INDIAN JEWELRY with the CREEPING NOBODIES and BROKEN TREE FORTat the Boat (158 Augusta), tonight (Thursday, November 3). $8. 416-859-0921. Rating: NNNNN
When The Wire Magazine published a cover story on what it termed "the New Weird America," it sparked a newfound interest in post-millennial psychedelic, noise and folk artists rumbling south of the border. Limited-run cassettes and lathe-cut 7-inches were rescued from the grave of the doubly archaic. Marginalized formats that once played home to twee K Records would-bes now host the vast outpouring of the post-Napster generation, for whom everything is up for grabs.
In an environment where you can't afford not to be into everything, genre commingling has become the rule. Balinese gamelan and minimalism meet droning gothedelia and AmRep-style dirge. The atmosphere is one that the remote-yet-urbane primitivism of Indian Jewelry fits into quite tidily.
Or does it?
"Groupings like the New Weird America are more for marketing purposes," argues Tex Kerschen, one of the band's two permanent members (along with multi-instrumentalist Erika Thrasher). "Where we're coming from, we were more like an island."
That would be Texas (though they recently moved to L.A.), where despite their self-proclaimed island status, their melding of Suicide drones with minimalist, bombastic percussion (sprinkled with hints of gothitude) is not without antecedent. After all, they share geographical coordinates with the Red Krayola, the Butthole Surfers and Jandek.
I always suspected the existence of a uniquely Texan weirdness floating around in the ether, infecting all those within its borders. When I press for confirmation of this hunch, Kerschen seems unsure. "There might be something to it. I'm not good at sociology."
Kerschen is largely unfamiliar with the "new weird" umbrella term. It's much like the Irwin Chusid-coined "outsider music," which proved good for headline-grabbing but not so good for the artists who found themselves on compilation albums on which they were unable to find common ground.
Says Kerschen, "I don't know really what 'New Weird America' means. There's always been a weird undercurrent in some music. That's not new or particularly American. 'Weird' can have pejorative connotations."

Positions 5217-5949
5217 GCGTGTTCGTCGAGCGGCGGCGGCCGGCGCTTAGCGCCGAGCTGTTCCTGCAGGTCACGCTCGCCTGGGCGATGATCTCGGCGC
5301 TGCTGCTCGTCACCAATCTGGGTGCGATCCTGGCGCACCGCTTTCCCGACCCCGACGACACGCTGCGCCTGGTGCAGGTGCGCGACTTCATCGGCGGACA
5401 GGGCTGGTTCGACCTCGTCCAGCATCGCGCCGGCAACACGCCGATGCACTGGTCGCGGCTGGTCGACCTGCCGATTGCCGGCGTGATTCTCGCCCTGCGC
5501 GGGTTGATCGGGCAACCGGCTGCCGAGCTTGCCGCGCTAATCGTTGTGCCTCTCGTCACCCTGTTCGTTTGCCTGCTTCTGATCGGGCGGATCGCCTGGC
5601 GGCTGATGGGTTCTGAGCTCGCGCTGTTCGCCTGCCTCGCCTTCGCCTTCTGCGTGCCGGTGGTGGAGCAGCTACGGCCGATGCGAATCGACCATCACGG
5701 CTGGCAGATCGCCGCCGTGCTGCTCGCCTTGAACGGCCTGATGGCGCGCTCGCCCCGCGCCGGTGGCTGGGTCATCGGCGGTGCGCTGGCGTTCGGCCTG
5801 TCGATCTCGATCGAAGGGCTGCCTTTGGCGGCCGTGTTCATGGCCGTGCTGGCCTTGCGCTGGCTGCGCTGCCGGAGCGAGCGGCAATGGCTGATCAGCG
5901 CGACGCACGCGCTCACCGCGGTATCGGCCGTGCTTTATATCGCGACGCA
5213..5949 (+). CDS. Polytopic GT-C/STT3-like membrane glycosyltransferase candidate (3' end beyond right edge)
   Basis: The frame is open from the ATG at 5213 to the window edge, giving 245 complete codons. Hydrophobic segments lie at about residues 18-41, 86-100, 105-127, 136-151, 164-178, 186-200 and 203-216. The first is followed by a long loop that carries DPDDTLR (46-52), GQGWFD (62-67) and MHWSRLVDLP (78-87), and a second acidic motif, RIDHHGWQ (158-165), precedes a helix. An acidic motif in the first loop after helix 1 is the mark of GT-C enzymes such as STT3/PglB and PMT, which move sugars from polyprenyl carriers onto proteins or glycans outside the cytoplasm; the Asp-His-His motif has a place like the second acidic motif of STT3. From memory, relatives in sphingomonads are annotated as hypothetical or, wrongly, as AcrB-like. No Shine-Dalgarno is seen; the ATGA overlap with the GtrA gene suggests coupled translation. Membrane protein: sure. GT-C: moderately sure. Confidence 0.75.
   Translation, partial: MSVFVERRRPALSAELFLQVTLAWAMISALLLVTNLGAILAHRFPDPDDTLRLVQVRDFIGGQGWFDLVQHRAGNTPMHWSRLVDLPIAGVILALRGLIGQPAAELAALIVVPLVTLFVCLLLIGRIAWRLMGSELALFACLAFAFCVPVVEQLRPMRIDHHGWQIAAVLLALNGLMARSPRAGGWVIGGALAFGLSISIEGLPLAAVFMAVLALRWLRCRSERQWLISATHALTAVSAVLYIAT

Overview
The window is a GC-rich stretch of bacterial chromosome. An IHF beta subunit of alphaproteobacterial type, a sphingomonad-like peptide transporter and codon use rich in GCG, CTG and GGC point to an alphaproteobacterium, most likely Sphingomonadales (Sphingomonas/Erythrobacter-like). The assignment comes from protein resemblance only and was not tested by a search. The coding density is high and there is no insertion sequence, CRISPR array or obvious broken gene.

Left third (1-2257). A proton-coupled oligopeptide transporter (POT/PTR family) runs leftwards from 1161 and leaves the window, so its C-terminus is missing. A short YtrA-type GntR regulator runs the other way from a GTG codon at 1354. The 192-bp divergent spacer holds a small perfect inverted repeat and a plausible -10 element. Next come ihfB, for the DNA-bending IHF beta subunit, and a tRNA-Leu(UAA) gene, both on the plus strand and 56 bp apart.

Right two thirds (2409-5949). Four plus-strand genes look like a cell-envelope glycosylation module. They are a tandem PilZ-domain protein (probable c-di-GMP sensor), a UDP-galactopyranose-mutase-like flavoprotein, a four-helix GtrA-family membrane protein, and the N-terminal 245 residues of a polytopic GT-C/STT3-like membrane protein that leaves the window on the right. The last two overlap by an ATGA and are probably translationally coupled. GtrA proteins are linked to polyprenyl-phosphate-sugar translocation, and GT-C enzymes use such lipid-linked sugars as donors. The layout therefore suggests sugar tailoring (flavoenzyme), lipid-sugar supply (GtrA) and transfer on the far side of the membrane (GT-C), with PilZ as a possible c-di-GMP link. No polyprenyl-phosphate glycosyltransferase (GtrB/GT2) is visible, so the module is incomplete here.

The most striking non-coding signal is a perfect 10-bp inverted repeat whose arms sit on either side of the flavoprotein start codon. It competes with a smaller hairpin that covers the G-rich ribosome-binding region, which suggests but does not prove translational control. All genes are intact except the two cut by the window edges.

The band has always taken a more organic route aesthetically, and their frequent name and personnel changes mirror this river-like flow. They've been known as NTX+Electric, Swarm of Angels and Japanic, among other monikers. Membership at any given time depends entirely on who's available. (This tour sees them bringing along percussionist Rodney Rodriguez and guitarist Jimi Hey.)
In the past year or so they've shifted toward a more primal and stripped-down percussive attack, making overt the band's latent trance-like qualities. The results can prove hypnotic, especially when coupled with their otherworldly live presentation.
This is precisely what Kerschen and co. are after. He says hypnotic music clears away a lot of mental traps and ordinary, conscious thinking, bringing out a simpler mindset, a good alternative to pop format's limitations.
"Pop," he says, "doesn't provide experience. It provides sensation."
And Indian Jewelry are heavy on experience.
So what, then, would the band be in an ideal world, where all members were always available, and time, space and money didn't matter?
"It would be something akin to Africa 70. We'd have a compound. It would be a cross between David Koresh and Fela Kuti, with open hours to the public when we'd play music non-stop while conjuring up something revolutionary."
Has anyone ever lost his or her mind at an Indian Jewelry show?
"It's certainly possible," says Kerschen, "but no one has yet gotten naked."